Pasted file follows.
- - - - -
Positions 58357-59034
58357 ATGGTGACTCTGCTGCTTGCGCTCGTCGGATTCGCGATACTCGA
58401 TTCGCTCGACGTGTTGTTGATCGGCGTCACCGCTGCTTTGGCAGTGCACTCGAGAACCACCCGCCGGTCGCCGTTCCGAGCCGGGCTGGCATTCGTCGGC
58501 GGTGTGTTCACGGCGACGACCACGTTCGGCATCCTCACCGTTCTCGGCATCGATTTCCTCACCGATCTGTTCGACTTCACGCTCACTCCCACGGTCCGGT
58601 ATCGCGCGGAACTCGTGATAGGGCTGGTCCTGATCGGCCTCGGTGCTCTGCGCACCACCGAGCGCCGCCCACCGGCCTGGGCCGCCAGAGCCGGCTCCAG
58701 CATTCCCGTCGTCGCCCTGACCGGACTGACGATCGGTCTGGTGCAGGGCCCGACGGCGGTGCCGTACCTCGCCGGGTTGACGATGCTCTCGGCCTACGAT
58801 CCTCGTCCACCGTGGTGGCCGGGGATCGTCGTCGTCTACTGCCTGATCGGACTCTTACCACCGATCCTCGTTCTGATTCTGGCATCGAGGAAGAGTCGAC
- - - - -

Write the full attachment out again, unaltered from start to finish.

Positions 58357-59034
58357 ATGGTGACTCTGCTGCTTGCGCTCGTCGGATTCGCGATACTCGA
58401 TTCGCTCGACGTGTTGTTGATCGGCGTCACCGCTGCTTTGGCAGTGCACTCGAGAACCACCCGCCGGTCGCCGTTCCGAGCCGGGCTGGCATTCGTCGGC
58501 GGTGTGTTCACGGCGACGACCACGTTCGGCATCCTCACCGTTCTCGGCATCGATTTCCTCACCGATCTGTTCGACTTCACGCTCACTCCCACGGTCCGGT
58601 ATCGCGCGGAACTCGTGATAGGGCTGGTCCTGATCGGCCTCGGTGCTCTGCGCACCACCGAGCGCCGCCCACCGGCCTGGGCCGCCAGAGCCGGCTCCAG
58701 CATTCCCGTCGTCGCCCTGACCGGACTGACGATCGGTCTGGTGCAGGGCCCGACGGCGGTGCCGTACCTCGCCGGGTTGACGATGCTCTCGGCCTACGAT
58801 CCTCGTCCACCGTGGTGGCCGGGGATCGTCGTCGTCTACTGCCTGATCGGACTCTTACCACCGATCCTCGTTCTGATTCTGGCATCGAGGAAGAGTCGAC